caster of magic for windows has an ai that will actively use and counter overpowered strategies. it is much better balanced than original mom. i also play it less often because, while more challenging, it is frequently less fun than seeing if i can make my latest crazy idea work in mom. you generally cant make your latest crazy idea work in caster of magic
Just speaking for myself, but I find that in Caster, overly powerful strategies have an expiration date. Seems to me you can do things in the early game that steamroller anyone nearby, but then you run into rivals that have the next era of spells (uncommons) and now that great strategy will barely keep you even, so you need something new. And this repeats itself again in the rare and very rare spell eras.
For me, this is more fun. I can go to town on a rival or two, but no sense of “game already over.” There’s pressure to gain all the advantage I can quickly, because I may need all that advantage to maintain upper hand in the next era.
I’d also add that especially for the later eras, Caster prevents my planning ahead what my next strategy is going to be. Depends on what spells I find, and what my next circle of rivals turns out to have.
However, I recognize that lots of gamers get a lot of fun out of dealing with a dangerous game world with crushing strategies – broken ones, in the current parlance. And I have no desire to deny those gamers their entertainment.
(I also think that one reason for differing reactions to Caster is how death magic oriented you are. Many incredibly powerful death magic strategies in the original, but in Caster the AI is particularly good at countering death magic, and most of the best strategies I know of do not use it.)
Honestly while I’m jazzed as hell for this remastered MoM - having played/looked into CoM quite a bit since it dropped on Steam last year, I’m really hoping that we can make that work in MoM (officially and eventually, or unofficially).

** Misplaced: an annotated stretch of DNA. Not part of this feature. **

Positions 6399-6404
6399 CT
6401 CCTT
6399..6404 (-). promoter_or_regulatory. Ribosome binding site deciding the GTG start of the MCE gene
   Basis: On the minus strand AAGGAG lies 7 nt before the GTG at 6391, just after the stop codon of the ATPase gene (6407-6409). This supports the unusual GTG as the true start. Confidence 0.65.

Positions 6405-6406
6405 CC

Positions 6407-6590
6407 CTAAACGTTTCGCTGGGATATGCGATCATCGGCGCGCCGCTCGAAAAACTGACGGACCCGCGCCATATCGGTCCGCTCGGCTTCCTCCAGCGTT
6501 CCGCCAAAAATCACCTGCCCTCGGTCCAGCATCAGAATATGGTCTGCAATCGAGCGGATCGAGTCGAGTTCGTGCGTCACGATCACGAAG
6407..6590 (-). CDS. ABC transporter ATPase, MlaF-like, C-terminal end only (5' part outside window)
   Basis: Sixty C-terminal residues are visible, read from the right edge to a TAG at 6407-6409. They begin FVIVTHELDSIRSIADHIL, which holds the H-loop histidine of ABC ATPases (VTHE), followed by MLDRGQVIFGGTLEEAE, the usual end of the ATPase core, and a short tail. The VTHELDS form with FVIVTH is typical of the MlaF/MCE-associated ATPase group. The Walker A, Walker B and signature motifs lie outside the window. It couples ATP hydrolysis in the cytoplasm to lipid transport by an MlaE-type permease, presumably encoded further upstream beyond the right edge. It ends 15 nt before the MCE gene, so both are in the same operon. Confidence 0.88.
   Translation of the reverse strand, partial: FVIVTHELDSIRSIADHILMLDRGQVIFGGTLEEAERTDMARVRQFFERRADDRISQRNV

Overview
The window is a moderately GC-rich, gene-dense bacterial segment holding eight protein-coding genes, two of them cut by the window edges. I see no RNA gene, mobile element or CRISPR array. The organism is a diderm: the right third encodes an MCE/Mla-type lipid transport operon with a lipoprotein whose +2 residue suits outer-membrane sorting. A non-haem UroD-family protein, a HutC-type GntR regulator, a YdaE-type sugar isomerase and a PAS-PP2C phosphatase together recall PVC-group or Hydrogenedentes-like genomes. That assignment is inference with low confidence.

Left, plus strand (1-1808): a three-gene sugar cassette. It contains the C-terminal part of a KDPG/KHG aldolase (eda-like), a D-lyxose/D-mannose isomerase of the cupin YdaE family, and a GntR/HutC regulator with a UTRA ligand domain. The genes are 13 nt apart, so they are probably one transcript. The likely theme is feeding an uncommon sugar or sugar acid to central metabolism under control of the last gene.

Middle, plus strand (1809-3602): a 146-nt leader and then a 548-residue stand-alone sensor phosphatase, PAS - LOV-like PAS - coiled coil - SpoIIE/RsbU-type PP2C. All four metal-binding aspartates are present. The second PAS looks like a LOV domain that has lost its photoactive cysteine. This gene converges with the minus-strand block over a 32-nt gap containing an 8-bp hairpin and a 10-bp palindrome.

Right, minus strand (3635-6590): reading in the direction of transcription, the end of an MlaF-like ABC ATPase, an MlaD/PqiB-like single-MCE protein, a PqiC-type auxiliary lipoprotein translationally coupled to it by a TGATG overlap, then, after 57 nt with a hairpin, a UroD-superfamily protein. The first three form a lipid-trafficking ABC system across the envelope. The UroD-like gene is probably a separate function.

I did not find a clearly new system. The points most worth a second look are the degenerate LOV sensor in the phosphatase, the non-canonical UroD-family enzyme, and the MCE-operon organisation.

i enjoy both games for different reasons. com requires knowing all of the insidious strategies and making plans on how to deal with them during game set up. if you dont have a plan for ranged cockatrices stoning your troops your playthrough will be brief. this can be fun for me, the planning ahead of time, but it also severely restricts my options. i can’t play high men and life magic because despite being great fighters, their units will die in heaps against said ranged cockatrices.
mom is not tuned to fight fire with fire. rather it throws huge amounts of less discriminate resource advantages at you, and you can possibly overcome that with smarts. or a thousand combinations of units, heroes, spells, and items. but you arent going to face with your own tactics, and thats a type of fun i like more.
its great to have both options, and mom on impossible still beats most of the things i try. i can guarantee that i win in a dozen ways, but thats not the fun part. the fun is seeing if i can do it just with longbows and no heroes and razing any cities that i take that arent high elf. or whatever crazy thing i can think of.
Coming back to this, I think what people really want to say when they mention how they liked how it was unbalanced/broken, I think what the really mean is “I like how impactful or meaningful each thing felt’, and not 'I sincerely hope the AI is dumb as rocks!”.
In other games you enchant an unit for +1 attack, and it’s a buff that barely can be noticed. In MoM an early buff in an unit could double its value.
In another games summoning a pair of of magical units could be the equivalent of just two more units, that didn’t have to go through the recruit pool/your treasure, in MoM rushing a decent summon spell and summoning a pair of units could change how the midgame evolved by themselves allowing to conquer cities that would be out of reach otherwise.
In the late game the same, you could feel the ever increasing scale of power or how definitive some global enchantment were, while in other games it seems they try to not to do anything too drastic.
That’s what people like, for your spells and units to be impactful, without needing to do 40 of them.